You must remember, the British would not give us independence unless we undertook to work together with the Chinese and the Indians in this exercise of nation-building. So this dirty campaign should stop.
Do you think future generations of young Malay [Malaysians] will think less of Umno as their protector and defender?
I don’t think so. In the past, they saw Umno as a kampung party. The youngsters and urban people didn’t want to join Umno. But now Umno is the national government. People in rural and urban areas are supporting Umno, including young people. So it’s a process. I believe today’s young people will change their minds as they grow older. Now, they are being guided by their emotions. When they are older, sanity will come in and finally they will support Umno.
But something must be done to bring them in as much as possible.
Do you think there will come a time when Umno will have to change its ideology to become more inclusive, and not just cast itself as defender of Malay [Malaysians]? Even Najib said at the recent general assembly that Umno needs to be more inclusive, while Youth Chief Khairy Jamaluddin said Umno should replace Malay dominance with Malay leadership.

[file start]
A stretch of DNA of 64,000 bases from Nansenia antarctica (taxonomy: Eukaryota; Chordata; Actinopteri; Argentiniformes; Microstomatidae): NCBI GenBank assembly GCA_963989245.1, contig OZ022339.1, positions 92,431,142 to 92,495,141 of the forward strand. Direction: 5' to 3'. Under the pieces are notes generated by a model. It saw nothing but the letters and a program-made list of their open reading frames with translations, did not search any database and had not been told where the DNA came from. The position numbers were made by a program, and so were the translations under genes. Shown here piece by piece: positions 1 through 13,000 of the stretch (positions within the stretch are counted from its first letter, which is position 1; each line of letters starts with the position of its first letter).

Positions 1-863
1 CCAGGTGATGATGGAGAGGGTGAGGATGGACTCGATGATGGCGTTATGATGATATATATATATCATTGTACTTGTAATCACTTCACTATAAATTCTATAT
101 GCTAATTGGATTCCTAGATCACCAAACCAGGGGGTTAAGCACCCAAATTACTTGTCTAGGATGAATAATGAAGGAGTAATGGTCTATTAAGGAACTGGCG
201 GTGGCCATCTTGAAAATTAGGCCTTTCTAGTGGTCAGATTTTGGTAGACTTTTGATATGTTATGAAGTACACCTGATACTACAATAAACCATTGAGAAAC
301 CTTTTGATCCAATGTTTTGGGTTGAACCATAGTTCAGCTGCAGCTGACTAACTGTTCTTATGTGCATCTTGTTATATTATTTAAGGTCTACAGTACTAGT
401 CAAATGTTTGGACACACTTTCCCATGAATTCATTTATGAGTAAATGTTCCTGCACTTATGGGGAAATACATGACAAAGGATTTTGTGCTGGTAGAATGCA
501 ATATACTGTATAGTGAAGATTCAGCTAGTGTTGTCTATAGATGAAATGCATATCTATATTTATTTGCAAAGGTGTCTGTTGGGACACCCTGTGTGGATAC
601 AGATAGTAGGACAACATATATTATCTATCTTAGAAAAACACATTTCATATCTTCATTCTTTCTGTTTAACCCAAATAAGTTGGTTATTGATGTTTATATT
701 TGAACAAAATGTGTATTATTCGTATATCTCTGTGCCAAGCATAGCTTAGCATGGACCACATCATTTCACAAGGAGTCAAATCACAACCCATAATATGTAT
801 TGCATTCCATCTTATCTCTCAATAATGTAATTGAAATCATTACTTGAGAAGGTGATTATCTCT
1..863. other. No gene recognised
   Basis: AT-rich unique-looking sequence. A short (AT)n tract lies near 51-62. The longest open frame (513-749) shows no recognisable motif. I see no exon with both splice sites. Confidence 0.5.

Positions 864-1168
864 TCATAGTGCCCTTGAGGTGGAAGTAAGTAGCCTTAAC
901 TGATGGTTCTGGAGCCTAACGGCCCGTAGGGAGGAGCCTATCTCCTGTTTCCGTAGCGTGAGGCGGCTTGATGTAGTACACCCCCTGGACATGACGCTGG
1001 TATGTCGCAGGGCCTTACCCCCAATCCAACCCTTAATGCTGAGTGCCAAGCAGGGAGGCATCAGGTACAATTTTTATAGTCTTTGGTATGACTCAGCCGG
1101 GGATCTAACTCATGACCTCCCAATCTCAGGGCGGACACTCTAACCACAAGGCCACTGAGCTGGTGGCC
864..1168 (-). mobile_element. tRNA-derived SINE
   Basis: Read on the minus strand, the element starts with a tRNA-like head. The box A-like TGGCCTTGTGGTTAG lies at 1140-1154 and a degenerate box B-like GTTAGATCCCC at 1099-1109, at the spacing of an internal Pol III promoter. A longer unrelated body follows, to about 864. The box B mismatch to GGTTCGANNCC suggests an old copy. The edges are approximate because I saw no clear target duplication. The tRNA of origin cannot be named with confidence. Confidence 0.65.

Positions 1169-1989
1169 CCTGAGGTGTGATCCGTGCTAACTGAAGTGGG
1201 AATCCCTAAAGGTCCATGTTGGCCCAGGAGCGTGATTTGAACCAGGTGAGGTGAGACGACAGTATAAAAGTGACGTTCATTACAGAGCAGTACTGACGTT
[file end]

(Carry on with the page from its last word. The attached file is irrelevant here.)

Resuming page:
Umno started as a Malay party. When Datuk Onn Jaafar wanted to open Umno to non-Malays, the party refused. But it has changed. If you look at Umno members now, there are a good number of ethnic Indians who are Muslims. Non-Muslims, too, have joined the party. Siamese members are Buddhists, Portuguese members are Christians, the Sabah members, some are Catholic. So Umno has opened up itself very well. The question is, whether Umno can open itself to all other races. I think that’s a matter of time.
Umno is also having to handle a new kind of Malay [Malaysian]. One who is highly educated, professional, and has developed thinking. This is the process of nation-building. We should see how we can accommodate new ways of thinking. We can’t just say it’s all nonsense.
Looking at the problems of the MCA, MIC and Gerakan today, if you were information minister, what sort of propaganda would you recommend for the BN to regain its credibility?
They must first set their own parties right. Unity in the party must come back. If they continue to quarrel with one another, the public will get fed up of them.
Communication today is more challenging with the new media. But fortunately, I think, the influence of the new media is more urban than rural. And rural areas [are] the base of government [power].
For as long as there is still the divide between urban and rural where the new media is concerned, for the moment, we can still overcome them. So the official media is still important. Radio and TV caters to the rural areas.